This woman finds freedom and flexibility by living out of her vehicle

If you love to travel, then it might be time to heed the call of the open road and live in a home on wheels! That’s what vehicle-dweller Lyne does, and she says it has changed her life for the better. In this episode of In The Know: Extreme Minimalists, Lyne explains how she traded her home for a car and has been traveling across America for the last two years!

“Vehicle-dweller is basically a person that has decided that they don’t want the traditional dwelling of a home, apartment, or whatever,” Lyne tells In The Know. “So they just outfit their vehicles, make them really comfortable, livable, and we live in them.”

Lyne decided to live in her car full time in 2020 in order to go hiking more often and see more of America. Since then, she has traveled to Maine, New York, Texas, and Florida. “My favorite spot is the gulf of Florida,” she explains. “I love it. White sand beaches, the water is almost clear, and you can see the dolphins.”

Becoming a vehicle-dweller was bittersweet at first. Though she craved the freedom living in her car would provide, getting rid of so many possessions was difficult. “I got rid of about 95% of my belongings,” Lyne recalls. “It got a little emotional, but at the end of the day I had to realize I can’t take it with me.”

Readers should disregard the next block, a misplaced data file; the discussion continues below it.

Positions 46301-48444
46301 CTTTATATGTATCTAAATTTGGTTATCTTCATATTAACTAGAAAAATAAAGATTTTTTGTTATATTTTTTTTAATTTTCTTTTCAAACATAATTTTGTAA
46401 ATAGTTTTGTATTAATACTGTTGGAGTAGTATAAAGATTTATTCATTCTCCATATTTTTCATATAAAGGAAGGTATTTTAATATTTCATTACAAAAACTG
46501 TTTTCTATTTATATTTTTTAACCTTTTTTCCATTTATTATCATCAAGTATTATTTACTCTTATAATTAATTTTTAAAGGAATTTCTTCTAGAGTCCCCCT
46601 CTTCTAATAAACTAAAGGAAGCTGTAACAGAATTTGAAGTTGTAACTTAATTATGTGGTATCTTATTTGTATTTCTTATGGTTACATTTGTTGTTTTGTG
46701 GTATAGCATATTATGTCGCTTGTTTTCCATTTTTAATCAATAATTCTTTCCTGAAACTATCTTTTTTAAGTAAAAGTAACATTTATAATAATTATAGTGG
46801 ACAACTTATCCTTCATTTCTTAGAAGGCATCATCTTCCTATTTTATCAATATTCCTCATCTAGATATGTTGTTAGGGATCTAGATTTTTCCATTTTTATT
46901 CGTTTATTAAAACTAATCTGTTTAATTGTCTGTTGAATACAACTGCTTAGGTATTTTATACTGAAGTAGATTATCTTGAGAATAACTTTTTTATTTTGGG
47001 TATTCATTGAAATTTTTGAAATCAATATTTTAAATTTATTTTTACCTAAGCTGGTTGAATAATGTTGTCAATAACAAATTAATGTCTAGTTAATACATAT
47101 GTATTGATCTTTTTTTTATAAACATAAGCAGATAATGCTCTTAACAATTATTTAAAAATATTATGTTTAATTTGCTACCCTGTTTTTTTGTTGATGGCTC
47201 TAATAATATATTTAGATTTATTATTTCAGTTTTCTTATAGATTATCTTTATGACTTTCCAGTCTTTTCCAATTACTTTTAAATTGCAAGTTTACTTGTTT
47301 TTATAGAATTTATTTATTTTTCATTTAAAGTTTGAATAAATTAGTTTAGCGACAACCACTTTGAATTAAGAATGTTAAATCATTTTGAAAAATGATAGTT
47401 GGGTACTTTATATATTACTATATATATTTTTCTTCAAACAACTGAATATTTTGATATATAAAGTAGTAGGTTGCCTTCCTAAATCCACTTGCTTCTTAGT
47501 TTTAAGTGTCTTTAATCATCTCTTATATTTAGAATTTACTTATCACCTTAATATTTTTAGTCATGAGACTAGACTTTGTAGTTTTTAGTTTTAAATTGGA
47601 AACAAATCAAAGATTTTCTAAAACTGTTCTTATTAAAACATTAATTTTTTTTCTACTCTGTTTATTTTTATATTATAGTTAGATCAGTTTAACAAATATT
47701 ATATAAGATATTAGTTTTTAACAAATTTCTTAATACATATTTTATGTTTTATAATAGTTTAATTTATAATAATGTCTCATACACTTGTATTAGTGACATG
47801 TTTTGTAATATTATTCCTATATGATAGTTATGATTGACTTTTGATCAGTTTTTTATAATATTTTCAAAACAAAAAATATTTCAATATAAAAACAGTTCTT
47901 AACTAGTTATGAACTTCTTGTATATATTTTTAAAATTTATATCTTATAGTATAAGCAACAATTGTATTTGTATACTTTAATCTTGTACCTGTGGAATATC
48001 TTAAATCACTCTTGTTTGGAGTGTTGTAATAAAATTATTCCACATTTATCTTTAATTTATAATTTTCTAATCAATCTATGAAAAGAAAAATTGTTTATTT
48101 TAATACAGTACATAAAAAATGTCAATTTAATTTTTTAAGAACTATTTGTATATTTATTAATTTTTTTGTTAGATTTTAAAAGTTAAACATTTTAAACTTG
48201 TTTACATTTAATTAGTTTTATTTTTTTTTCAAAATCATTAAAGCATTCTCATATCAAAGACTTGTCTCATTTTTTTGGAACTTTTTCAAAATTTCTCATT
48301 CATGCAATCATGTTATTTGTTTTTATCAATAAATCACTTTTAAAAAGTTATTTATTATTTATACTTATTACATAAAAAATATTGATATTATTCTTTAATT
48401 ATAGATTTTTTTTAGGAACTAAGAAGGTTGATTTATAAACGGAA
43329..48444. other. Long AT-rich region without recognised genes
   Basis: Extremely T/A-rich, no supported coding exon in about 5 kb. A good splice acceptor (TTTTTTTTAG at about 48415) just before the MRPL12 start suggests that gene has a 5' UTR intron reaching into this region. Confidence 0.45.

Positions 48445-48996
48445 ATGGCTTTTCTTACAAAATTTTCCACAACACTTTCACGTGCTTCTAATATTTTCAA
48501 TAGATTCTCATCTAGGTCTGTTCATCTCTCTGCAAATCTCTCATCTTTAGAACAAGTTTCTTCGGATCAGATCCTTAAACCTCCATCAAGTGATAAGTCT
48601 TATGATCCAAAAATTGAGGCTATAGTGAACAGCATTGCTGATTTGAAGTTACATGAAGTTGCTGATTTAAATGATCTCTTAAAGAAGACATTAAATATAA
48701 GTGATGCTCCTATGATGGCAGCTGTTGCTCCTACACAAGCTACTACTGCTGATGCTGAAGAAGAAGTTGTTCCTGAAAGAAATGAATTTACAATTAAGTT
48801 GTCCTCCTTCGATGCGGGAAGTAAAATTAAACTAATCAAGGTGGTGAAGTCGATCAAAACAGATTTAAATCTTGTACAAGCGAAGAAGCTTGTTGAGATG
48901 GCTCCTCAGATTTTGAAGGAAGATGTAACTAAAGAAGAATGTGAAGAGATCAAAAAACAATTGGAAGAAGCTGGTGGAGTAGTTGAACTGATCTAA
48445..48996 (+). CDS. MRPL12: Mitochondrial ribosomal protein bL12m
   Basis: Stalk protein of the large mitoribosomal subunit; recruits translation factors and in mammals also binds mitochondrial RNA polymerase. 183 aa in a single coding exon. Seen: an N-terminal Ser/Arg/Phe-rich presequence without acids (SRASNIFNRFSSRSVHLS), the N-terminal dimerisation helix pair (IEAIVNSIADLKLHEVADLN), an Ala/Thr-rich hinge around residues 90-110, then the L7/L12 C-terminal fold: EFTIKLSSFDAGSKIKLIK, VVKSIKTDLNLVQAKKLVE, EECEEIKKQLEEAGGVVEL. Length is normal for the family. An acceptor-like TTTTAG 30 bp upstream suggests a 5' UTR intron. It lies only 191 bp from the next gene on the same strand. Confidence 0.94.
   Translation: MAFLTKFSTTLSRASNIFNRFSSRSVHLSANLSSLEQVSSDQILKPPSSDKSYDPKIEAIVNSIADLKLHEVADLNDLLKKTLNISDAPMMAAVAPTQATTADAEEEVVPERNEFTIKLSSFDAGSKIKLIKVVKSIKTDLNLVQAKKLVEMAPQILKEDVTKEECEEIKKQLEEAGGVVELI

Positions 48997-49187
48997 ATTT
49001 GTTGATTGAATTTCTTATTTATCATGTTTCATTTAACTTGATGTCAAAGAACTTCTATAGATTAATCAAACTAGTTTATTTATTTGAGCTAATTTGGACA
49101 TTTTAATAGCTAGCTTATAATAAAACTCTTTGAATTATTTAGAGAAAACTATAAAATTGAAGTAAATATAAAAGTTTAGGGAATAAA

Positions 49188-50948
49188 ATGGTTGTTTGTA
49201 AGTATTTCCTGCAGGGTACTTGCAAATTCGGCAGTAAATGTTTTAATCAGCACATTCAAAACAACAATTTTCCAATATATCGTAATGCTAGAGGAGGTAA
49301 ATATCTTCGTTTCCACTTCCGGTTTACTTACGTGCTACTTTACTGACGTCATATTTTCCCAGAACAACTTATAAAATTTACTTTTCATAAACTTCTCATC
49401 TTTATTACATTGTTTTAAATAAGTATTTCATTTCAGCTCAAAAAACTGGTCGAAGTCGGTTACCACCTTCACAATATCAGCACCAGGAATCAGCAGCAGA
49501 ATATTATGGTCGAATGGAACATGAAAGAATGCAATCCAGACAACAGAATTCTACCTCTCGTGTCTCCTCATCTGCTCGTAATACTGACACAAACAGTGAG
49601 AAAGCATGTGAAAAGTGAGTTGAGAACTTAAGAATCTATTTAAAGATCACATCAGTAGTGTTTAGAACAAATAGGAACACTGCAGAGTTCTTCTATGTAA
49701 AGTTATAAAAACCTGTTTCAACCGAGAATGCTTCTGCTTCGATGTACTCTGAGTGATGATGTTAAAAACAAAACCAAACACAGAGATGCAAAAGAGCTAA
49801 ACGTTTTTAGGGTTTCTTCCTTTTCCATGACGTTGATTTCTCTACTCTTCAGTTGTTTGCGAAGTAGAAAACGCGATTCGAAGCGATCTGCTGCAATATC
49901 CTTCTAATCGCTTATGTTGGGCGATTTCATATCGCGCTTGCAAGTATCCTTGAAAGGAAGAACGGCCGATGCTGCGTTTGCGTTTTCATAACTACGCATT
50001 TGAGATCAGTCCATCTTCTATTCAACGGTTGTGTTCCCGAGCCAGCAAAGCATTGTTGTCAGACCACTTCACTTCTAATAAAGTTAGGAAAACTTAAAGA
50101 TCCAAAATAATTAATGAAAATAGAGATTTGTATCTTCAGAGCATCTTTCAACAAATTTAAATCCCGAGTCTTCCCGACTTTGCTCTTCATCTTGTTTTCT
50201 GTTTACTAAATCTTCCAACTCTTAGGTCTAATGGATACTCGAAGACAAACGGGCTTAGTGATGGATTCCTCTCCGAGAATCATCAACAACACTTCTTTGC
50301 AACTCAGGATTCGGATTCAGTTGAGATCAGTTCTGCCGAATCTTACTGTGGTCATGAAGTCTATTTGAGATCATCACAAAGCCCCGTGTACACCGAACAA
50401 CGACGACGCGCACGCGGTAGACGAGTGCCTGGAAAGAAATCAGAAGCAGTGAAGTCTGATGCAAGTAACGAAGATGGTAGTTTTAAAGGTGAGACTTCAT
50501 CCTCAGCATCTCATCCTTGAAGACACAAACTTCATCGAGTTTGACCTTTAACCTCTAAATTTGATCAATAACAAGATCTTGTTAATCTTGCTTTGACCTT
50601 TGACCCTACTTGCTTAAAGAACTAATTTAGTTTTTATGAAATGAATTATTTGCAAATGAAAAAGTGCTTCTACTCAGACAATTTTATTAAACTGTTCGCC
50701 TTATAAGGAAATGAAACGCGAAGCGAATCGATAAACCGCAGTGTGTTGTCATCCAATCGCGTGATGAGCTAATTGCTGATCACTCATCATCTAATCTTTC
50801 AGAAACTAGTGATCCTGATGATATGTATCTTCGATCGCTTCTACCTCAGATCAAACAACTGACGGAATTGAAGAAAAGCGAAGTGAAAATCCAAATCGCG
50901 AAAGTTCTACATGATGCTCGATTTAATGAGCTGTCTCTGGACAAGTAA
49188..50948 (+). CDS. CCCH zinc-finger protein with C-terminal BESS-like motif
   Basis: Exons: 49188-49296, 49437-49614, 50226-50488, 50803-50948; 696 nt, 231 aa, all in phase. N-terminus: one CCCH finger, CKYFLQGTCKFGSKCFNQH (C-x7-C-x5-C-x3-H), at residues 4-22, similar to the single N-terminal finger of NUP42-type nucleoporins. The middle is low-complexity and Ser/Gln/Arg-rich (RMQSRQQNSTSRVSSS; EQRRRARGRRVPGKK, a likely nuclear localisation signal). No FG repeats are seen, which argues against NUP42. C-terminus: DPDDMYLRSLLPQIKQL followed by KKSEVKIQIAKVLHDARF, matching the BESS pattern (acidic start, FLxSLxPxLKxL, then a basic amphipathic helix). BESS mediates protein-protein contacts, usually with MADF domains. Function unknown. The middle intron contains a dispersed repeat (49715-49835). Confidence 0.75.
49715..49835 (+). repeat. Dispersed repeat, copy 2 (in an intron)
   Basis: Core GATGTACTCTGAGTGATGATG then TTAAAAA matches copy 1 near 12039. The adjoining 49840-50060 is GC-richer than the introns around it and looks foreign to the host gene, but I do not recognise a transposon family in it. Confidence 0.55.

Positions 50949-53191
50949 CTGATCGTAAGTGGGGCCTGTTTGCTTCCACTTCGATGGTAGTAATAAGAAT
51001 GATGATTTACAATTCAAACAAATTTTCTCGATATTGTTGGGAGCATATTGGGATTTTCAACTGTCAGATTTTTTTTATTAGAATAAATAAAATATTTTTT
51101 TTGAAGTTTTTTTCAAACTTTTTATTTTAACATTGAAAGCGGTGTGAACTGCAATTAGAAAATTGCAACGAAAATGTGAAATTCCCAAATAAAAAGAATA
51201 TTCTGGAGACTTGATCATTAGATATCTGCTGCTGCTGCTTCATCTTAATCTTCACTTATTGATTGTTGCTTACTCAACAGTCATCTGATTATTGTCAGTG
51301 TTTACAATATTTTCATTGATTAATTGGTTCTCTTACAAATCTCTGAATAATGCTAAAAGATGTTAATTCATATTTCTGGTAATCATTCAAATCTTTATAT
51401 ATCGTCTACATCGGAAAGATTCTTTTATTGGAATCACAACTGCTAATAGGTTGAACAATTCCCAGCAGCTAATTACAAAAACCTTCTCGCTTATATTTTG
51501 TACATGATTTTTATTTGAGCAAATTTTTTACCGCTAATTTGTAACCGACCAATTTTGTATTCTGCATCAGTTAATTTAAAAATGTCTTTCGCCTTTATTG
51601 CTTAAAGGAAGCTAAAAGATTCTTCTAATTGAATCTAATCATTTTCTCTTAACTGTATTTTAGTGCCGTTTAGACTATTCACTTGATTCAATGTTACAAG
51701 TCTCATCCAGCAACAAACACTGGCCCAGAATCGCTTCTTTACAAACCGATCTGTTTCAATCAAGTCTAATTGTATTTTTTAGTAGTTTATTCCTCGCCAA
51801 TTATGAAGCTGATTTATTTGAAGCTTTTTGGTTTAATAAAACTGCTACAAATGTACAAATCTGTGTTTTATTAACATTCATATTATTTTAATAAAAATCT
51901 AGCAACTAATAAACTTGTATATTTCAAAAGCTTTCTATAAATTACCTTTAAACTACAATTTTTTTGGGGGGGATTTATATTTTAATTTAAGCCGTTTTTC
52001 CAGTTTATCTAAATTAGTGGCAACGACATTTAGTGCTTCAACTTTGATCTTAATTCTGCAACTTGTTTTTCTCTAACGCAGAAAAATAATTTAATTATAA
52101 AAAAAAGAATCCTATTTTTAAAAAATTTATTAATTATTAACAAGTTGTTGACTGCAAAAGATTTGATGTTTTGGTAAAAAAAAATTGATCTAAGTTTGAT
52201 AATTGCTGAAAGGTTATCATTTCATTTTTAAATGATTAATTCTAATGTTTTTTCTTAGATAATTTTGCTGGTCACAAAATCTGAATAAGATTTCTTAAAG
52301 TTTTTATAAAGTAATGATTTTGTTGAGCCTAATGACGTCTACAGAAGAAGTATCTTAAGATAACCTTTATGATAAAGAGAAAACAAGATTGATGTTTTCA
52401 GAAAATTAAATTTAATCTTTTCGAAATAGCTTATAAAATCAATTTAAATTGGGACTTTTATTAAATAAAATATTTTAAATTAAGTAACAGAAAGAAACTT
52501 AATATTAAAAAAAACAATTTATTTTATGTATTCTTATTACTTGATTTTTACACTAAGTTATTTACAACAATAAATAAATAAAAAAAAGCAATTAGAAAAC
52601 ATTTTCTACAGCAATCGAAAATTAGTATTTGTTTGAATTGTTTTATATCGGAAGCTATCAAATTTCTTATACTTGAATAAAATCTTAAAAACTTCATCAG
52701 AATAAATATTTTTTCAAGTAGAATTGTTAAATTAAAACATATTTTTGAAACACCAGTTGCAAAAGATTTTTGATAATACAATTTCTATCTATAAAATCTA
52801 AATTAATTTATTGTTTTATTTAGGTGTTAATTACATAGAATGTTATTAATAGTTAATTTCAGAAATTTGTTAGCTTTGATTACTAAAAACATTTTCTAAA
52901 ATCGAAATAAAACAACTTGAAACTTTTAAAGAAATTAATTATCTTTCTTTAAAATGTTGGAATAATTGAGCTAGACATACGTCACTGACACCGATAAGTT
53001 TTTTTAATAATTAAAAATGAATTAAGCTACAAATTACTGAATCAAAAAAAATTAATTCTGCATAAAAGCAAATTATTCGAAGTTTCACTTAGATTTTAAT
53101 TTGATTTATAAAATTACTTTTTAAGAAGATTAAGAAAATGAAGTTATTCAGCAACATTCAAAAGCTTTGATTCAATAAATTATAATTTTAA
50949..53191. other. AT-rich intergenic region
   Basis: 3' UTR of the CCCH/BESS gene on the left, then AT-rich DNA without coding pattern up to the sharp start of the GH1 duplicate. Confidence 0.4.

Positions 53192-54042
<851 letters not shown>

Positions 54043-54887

Now, Lyne has adapted to living in her car and enjoys her minimalist lifestyle! Having fewer possessions, she says, means fewer decisions—especially when it comes to fashion. “I am glad that I downsized because the reality is this is what I have, this is what I can wear, so let’s go for it,” she explains. “Pick through the box [of clothes], and that’s it.”

In addition to a box of clothing that stands in for a closet, Lyne has crammed a full-size mattress and a camping stove into her car, in order to create a “bedroom” and “kitchen.” She says that cooking in her car is surprisingly easy, and there’s no limit to the kinds of dishes she can make with just a simple camping stove! “So cooking in my car is not hard at all. Some people advise, don’t cook in your vehicle. I feel safe enough with the windows rolled down, so it’s quite alright with me,” she says. “I’ll do eggs, I’ll do spinach. Just whatever strikes me.”

Living in her car has taught Lyne that the concept of “normalcy” is overrated. “I think I’ve learned that there is no normal,” she says. “I may have felt like I was giving up what was normal, but now I realize there’s no such thing as normal, only things we allow other people to put on us.”

And for anyone who is considering a life on the road, Lyne has one simple piece of advice: “Do it!” 

“When I first started, I felt like, ‘Oh my god, I don’t have money, I can’t get this, I don’t have that.’ It’s not as expensive as YouTube makes it [seem],” she says. “All you need is what you have.”

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